When did you decide that you wanted to become a rapper?
I always wanted to be successful in whatever I did. But being a rapper was a natural instinct. I think storytelling came naturally, so I felt like I need to do this. I just subconsciously decided that. I was working as a civil engineer but when rapping had started supporting me financially, I left the job. I wasn’t stupid to follow it passionately. I think, I was smart enough to balance the both. My dad wasn’t supportive. It was a typical middle class family crisis. But then I came home with a BMW and he was fine.
Tareefan is a huge hit, how does that make you feel? How involved were you with the song?
It’s a huge hit and that makes me feel pressurised. I didn’t expect it to become this huge. But I’m just glad to be a part of this song. The movie Veere di Wedding itself is very special to me. I love Rhea (Kapoor) for what she does, she’s always stood for women in her own ways. I wouldn’t call her a feminist but she’s a boss lady. When she was making this film, she was under tremendous pressure. She couldn’t find the soundtrack and I was happy when she brought the song to me. When she asked me to rap on this song, I refused and said that I’ll sing it. She didn’t think I could do it but I reassured her and told her to give me five days to nail this. After five days, she heard me sing it and responded, “Dude, you nailed this!”
Which one do prefer more — singing or rapping?
I like both. Maybe, acting! You’ll see me on the big screen soon.
Where do you find the inspiration for your songs?
Anywhere and Everywhere. This interview. *raps* Interview me pooche muhse aise se sawaal, jaise mere liye buna jaa raha ho koi jaal; jaise mujhse sunna chah rahe ho kuch sansani khes, jaise kya maine sach me likhe gaane Honey ke.
While there are millions of people that love your songs, there are also a few who dislike them. How do deal with the critics?
I’ll explain it to you in this way: Pink is a beautiful colour. But I don’t like it. It’s subjective. Lord Ram couldn’t make everyone around him happy, who am I. My own wife doesn’t like my songs. I am the colour pink for her.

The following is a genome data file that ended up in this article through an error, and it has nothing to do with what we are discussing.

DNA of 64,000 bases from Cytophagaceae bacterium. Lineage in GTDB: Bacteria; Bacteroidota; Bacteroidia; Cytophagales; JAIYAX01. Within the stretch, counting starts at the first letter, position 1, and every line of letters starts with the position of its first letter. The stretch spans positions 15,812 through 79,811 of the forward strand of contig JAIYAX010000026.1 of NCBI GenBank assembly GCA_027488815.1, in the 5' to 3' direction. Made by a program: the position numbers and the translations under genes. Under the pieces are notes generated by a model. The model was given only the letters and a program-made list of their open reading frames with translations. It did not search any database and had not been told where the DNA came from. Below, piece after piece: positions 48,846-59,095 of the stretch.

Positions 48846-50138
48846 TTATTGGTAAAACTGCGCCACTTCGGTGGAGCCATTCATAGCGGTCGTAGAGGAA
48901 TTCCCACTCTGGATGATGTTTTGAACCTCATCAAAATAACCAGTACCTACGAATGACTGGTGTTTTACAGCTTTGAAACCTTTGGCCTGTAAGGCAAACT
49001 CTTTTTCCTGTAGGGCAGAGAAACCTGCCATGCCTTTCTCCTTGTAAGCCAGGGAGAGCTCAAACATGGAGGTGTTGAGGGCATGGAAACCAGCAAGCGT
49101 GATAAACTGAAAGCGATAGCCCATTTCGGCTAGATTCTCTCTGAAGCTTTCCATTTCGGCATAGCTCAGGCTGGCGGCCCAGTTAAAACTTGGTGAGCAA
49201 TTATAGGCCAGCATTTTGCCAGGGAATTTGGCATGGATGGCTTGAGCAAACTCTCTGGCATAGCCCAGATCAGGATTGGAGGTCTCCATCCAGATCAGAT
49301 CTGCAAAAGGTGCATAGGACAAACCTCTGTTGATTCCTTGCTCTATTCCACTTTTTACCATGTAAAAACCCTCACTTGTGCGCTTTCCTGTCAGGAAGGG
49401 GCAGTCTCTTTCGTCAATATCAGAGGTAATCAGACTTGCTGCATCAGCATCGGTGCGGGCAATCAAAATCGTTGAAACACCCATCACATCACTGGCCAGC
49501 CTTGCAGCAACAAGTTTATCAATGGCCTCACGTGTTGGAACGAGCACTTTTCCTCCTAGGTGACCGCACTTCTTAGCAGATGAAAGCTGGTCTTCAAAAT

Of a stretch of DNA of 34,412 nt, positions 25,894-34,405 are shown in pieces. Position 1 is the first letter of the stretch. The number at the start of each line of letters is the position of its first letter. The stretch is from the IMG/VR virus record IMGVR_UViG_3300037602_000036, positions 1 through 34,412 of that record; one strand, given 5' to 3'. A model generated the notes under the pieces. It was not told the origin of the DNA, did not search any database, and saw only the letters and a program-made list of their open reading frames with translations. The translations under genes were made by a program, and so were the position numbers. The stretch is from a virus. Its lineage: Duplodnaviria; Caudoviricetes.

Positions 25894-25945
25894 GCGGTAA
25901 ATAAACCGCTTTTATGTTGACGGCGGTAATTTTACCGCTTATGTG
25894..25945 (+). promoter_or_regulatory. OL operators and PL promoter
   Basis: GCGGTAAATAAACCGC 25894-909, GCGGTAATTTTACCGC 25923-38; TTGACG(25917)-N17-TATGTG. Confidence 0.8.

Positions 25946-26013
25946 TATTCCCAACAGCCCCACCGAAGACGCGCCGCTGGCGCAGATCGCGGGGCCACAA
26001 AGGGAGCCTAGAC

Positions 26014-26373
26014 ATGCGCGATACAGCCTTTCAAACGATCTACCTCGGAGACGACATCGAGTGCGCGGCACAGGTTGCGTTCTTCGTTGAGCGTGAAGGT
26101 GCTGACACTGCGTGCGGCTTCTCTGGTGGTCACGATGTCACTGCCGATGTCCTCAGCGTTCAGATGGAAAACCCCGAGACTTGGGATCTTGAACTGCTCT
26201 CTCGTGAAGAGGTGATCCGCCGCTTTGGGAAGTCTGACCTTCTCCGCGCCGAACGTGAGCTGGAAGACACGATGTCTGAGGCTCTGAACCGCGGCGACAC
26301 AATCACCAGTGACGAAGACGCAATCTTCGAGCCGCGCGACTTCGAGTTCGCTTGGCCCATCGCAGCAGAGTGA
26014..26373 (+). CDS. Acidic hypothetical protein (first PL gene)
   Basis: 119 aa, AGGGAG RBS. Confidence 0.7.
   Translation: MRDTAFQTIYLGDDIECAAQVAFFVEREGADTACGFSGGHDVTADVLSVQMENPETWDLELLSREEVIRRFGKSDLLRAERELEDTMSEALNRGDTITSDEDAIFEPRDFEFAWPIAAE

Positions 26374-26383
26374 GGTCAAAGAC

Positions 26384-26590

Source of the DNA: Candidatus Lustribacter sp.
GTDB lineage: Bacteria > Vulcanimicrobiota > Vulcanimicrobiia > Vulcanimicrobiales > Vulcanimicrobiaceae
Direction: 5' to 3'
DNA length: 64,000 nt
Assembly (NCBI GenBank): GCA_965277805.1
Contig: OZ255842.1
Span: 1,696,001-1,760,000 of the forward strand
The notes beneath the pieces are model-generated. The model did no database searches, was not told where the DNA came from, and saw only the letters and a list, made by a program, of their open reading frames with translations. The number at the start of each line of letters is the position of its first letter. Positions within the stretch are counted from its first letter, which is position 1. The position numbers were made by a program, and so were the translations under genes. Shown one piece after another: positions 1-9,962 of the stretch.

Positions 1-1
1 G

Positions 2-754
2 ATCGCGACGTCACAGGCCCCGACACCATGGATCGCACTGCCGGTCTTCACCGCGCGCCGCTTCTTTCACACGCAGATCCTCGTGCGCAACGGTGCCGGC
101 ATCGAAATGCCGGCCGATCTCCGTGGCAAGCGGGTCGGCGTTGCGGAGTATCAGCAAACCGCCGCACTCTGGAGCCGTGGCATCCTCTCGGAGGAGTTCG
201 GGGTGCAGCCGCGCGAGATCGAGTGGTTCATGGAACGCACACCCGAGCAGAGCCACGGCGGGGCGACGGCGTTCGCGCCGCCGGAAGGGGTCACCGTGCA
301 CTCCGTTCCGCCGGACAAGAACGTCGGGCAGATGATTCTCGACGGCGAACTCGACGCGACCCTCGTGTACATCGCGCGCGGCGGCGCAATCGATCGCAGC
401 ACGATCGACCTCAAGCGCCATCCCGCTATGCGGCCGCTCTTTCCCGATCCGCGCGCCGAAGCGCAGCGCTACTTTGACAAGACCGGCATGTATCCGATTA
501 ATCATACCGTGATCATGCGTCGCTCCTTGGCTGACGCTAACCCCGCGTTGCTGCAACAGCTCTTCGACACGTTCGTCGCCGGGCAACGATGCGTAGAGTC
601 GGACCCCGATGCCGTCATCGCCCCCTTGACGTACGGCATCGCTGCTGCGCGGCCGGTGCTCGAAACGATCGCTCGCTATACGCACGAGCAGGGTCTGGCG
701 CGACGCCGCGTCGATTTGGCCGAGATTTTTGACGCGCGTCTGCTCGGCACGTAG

You are no longer close to the group that was called Mafia Mundeer? What went wrong?
I’m not. I’m independent and I’m bigger. That is what I wanted to be. To be able to do my own thing, be independent. I feel it’s only natural to follow your dreams and people have their different ideologies. Even the biggest groups split. We were just young kids from Delhi. And it happened for the best for each one of us. I’m not close to any of them now but I wish them well. I don’t intend to work with them in the future because to work with me, they have to be on the same creative level. We have to share the same zeal, the passion and the vision. I don’t know if they share the same vision.
Who would you like to work with in the future?
Young kids. Passionate kids. Not the upcoming stars, just kids with a lot of passion. No big names because they’ll become big post working with me.
What are your views on the culture of rapping in India?
It’s growing, It’s beautiful. I think, it’s up to us to cultivate it. Of course, there is a stereotype against rappers but I don’t intend to break it. I think time will do that. It also depends on how we treat this genre. If we’re in this for the money, I don’t think it will be a long surviving genre but if we’re in this for the love of music, nobody will be able to question its credibility.
Your much awaited album O.N.E. is coming out soon. What should we expect from it?
It’s my life in an album. Obviously, there are going to be a few commercial songs, but the rest would be about my life. I feel it’s about time that you get to know about me.
Writer: Muskan Kathuria
Courtesy: The Pioneer